First thunderstorms heard in Tonga following volcanic eruption bring spooky memories

    A series of thunderstorms heard in Tonga since this morning triggered a sense of horror among some residents who recalled their terrifying experience of hearing the booming volcanic eruption on January 15.

    Eruption of the Hungas on January 15

    “What’s that explosion, hope it’s not from the twins”, said one on Facebook, referring to the two islands of Hunga Tonga and Hunga Ha’apai where the eruption occurred.

    “Do not thunder like that”, another said in Tongan, comparing this afternoon’s thunderstorms to what they had heard on January 15.

    “What type of thunder is that. Is it from the sky or the Hungas”.

    The Tonga Meteorological Services immediately posted on Facebook and said they were in fact thunderstorms and did not come from the two Hungas.

    “Sorry, the thunderstorms today were from the stormy weather and did not come from the volcano” it said in Tongan. 

    Responding, a commenter wrote in Tongan: “Thank you so much for clarifying as we were all in shock when we heard the thunder.”

    “We must tremble as we would not forget what happened on January 15,” another wrote.

    Tongatapuans continued reporting loud thunder and heavy rain this evening.

    Met Service later said this evening that associate clouds with some showers and thunderstorm will affect Tongatapu, ‘Eua, Ha’apai and Vava’u tonight and tomorrow.

    Traumatic experience

    No doubt it will take years for the people of Tonga to get over the traumatic experience.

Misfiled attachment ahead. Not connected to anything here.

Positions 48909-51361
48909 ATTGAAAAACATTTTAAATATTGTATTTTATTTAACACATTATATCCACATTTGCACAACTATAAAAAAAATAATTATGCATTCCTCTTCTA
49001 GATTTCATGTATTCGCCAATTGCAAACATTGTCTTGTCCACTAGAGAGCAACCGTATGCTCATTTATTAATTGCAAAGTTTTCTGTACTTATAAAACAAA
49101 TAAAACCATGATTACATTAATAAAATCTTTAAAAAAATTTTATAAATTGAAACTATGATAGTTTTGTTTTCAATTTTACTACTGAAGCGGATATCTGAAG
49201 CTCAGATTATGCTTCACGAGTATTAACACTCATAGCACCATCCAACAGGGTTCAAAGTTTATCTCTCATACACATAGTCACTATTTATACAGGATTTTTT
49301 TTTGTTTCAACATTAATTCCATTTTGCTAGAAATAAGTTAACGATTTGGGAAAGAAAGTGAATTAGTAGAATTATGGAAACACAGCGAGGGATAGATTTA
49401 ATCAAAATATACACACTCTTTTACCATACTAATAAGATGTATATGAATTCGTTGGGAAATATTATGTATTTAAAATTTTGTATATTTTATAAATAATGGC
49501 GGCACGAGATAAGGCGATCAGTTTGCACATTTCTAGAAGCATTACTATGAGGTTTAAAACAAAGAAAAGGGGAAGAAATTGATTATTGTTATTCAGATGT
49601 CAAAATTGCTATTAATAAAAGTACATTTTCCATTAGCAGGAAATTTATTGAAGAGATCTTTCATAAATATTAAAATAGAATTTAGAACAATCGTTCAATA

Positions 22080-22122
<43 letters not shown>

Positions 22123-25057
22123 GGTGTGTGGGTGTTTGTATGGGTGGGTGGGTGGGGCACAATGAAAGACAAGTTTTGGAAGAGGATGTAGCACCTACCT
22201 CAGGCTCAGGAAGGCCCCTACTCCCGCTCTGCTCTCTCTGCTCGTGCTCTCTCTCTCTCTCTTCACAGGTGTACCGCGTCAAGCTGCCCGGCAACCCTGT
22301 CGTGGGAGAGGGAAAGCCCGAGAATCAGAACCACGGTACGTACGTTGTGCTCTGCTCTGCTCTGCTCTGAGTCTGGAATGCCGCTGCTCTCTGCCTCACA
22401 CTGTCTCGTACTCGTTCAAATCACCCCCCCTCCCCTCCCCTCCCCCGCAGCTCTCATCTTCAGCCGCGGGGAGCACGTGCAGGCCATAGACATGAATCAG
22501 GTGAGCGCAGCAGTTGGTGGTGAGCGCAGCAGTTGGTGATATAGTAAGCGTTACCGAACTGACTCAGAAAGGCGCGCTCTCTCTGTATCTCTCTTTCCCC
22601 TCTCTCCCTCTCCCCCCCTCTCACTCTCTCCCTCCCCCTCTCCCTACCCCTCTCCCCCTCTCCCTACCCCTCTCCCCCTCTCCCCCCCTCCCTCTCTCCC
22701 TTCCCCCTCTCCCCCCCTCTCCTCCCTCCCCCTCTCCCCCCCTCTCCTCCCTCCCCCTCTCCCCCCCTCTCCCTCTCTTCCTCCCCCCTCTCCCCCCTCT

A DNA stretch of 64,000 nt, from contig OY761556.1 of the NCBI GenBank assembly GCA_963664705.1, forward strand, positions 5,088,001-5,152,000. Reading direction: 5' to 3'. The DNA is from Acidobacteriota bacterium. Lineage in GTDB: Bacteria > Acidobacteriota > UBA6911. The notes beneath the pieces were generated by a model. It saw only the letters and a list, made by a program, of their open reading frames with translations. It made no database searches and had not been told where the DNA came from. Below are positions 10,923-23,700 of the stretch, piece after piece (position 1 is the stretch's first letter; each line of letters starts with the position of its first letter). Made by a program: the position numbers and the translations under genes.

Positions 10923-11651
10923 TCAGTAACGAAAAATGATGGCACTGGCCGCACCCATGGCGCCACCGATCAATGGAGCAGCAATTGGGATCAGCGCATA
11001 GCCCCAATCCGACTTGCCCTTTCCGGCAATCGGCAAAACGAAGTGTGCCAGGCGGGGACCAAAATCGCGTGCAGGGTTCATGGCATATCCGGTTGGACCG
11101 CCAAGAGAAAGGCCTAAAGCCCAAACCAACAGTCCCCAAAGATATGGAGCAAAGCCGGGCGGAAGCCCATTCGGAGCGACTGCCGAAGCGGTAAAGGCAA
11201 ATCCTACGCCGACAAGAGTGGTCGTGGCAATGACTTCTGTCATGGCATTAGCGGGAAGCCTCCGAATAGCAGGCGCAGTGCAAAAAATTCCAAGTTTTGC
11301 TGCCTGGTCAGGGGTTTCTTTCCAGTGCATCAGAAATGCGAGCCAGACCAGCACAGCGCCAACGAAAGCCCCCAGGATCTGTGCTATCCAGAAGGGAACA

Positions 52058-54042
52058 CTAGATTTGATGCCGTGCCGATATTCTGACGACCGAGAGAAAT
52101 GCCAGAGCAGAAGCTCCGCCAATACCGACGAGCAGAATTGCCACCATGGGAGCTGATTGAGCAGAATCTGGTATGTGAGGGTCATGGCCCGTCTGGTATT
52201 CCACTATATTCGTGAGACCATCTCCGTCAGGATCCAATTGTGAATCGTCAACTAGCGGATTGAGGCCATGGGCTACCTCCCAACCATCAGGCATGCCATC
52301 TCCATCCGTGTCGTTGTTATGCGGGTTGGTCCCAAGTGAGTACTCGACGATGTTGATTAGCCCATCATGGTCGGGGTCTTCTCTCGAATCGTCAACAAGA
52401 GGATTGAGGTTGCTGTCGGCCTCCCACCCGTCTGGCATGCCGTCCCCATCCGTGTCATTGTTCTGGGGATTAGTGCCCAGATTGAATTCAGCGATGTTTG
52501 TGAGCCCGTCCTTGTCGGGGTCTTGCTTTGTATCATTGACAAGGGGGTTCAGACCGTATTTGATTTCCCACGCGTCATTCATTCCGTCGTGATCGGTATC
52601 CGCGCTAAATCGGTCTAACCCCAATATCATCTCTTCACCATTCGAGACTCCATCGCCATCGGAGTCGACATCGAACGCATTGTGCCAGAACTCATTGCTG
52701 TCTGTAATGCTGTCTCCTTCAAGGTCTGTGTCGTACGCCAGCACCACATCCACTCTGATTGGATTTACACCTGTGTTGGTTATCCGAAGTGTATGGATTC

The booming of the January eruption was described at the time by Tongatapu locals as deafening and raucous. The atmospheric shockwave travelled around the globe and was picked up on air pressure sensors as far away as Iceland.

    A scientist said the eruption now holds the world record for being heard so far from the volcano. Audible booming was heard from New Zealand to the south and Alaska to the north. A tsunami was triggered, killing four people, flattening houses and wiping out some nearby islands.

    An ash cloud unleashed by the blast settled over some of the islands including the main island in a monochromatic blanket.

    According to NASA, the volcanic eruption in Tonga was hundreds of times more powerful than the atomic bomb the US dropped on Hiroshima at the end of World War Two.

    According to recent academic research, the number of extreme disasters have increased greatly in recent years and resulted in threats and traumatic reactions in communities around the world.

    PM Visits Nomuka

    Meanwhile, Prime Minister Hu’akavameiliku visited the people of Nomuka in Ha’apai on Saturday, March 5.

    Nomuka was one of the islands hardest hit by the tsunami, which claimed the life of a 49-year-old woman.

    Hon. Hu’akavameiliku told the Nomuka residents the government would do all it could to help them return to normal life.

    The Prime Minister visited the island on an RAAF Chinook helicopter, accompanied by the Australian High Commissioner to Tonga, Her Excellency, Ms. Rachael Moore.

    The Prime Minister said. “I am here to see for myself and to see what needs to be done and ensure no one is left behind.”

    Hon. Hu’akavameiliku  extended his heartfelt gratitude to the Australian Government and to the Australian High Commissioner for the availability of the helicopter to make his visit possible.

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